Simulations test law firm system security
Getting attorneys to update their practices is critical for the issue that concerns him the most: phishing. “No one is attacking our firewalls anymore; they’re attacking us,” Sawyer says.
Historically, a hacker would attack the firewall to try to enter the system. Now, he says, phishing emails prey on human folly to enter the system, and they’ve changed significantly in the last two years. With increased phishing attempts, he says, employees are the target. To that end, this means “we rely on the technology, but we don’t rely on it exclusively.” He adds that “our security [is] more about people than technology.”
Sawyer says there are key components to the program’s success, which include constant outreach, firmwide communication, and the support from the firm’s leadership to implement firmwide security protocols.
For outreach and communication, he initially sent monthly newsletters that had introductory security tips, such as do not give your child a password to a work computer. Over time, as the newsletter became more targeted, he began to provide CLE credits for security trainings, and he sends a “Phish o’ the Day” email that illustrates phishing attempts that evade the spam filter, which he says come about one every two minutes.
Sawyer’s focus on phishing attempts is well-placed. The same Cisco report says spam makes up 65 percent of email traffic, and up to 10 percent is malicious. That rate is climbing because of the increased use of botnets, a network of private computers infected with malicious software that gives control to a third party.
A CONSTANT PROCESS
Threat assessment, at its core, gets to the bigger questions, such as “What are you storing and why? And what you are communicating and how?” says Shauna Dillavou, principal at Security Positive, a security consultancy in Washington, D.C.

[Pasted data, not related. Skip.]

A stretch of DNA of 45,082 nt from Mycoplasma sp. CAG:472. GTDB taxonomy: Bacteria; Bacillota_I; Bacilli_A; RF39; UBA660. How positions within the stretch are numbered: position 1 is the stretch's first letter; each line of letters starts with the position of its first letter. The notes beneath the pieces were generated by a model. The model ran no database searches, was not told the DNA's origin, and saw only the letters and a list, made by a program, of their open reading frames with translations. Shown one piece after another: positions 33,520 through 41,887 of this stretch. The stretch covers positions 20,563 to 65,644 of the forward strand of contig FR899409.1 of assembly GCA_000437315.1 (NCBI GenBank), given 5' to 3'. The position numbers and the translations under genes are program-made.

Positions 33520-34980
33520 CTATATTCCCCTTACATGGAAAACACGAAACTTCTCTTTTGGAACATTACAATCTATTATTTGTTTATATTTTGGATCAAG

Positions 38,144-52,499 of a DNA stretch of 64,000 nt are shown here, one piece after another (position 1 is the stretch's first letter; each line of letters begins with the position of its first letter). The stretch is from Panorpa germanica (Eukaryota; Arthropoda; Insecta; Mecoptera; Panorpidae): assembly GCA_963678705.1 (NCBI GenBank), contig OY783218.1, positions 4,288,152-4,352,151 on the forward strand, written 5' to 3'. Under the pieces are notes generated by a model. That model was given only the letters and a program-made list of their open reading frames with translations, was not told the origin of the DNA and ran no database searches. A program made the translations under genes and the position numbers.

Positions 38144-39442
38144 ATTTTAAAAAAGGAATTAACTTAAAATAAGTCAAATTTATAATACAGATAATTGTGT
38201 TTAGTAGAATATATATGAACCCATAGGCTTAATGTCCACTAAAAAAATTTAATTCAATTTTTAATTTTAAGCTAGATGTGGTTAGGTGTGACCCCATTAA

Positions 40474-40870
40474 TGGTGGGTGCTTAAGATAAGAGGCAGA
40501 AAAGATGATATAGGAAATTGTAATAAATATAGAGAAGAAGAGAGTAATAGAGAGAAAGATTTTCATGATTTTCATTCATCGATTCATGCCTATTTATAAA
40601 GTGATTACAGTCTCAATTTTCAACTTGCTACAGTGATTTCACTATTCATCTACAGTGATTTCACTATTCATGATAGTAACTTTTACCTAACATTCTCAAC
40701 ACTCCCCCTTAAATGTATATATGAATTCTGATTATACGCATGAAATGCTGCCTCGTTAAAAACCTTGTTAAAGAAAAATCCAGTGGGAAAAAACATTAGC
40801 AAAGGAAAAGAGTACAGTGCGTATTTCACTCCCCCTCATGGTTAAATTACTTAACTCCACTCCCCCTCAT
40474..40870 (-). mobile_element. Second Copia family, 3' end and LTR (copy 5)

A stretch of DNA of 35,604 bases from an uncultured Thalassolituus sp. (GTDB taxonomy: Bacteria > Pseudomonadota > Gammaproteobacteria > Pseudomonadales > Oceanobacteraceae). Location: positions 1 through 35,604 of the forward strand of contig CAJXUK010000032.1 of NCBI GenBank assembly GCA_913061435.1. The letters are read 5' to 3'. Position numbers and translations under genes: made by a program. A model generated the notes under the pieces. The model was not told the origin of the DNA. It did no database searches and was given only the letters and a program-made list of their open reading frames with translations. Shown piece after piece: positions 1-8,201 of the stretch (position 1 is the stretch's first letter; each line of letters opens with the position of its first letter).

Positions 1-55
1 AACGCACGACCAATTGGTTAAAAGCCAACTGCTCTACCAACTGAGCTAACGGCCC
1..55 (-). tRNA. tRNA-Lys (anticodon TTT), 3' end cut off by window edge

The assessment process, like a risk audit, allows firms or individuals to find their vulnerabilities and build procedures around those unique risks. Dillavou says this process is important because “guides that tell you to do ‘these three things’ aren’t for everybody.”
With communication being critical, Jill Rhodes, chief information security officer at Option Care in Chicago and co-editor of The ABA Cybersecurity Handbook, says cybersecurity is serious, but “the delivery of the message doesn’t necessarily need to be.”
Rhodes helps clients create cartoon mascots to reinforce security awareness. At Option Care, which provides at-home IV treatments, its mascot is a syringe called “the Infuser” that wears sunglasses and a cape.
“When people see that, whether or not they realize it, they refer back to information security,” Rhodes says. This, coupled with other initiatives, creates repetition that reinforces the message, she says.
Strong cybersecurity requires repetition, and it also requires constant revision. Bro of the ABA Cybersecurity Legal Task Force says completing an assessment or attending a training is not the end of the process. Cybersecurity “is not a destination,” she says. “It’s a journey.”
This article was published in the February 2018 issue of the ABA Journal with the title "Game Theory: Lawyers are turning to simulations to test how safe their systems are."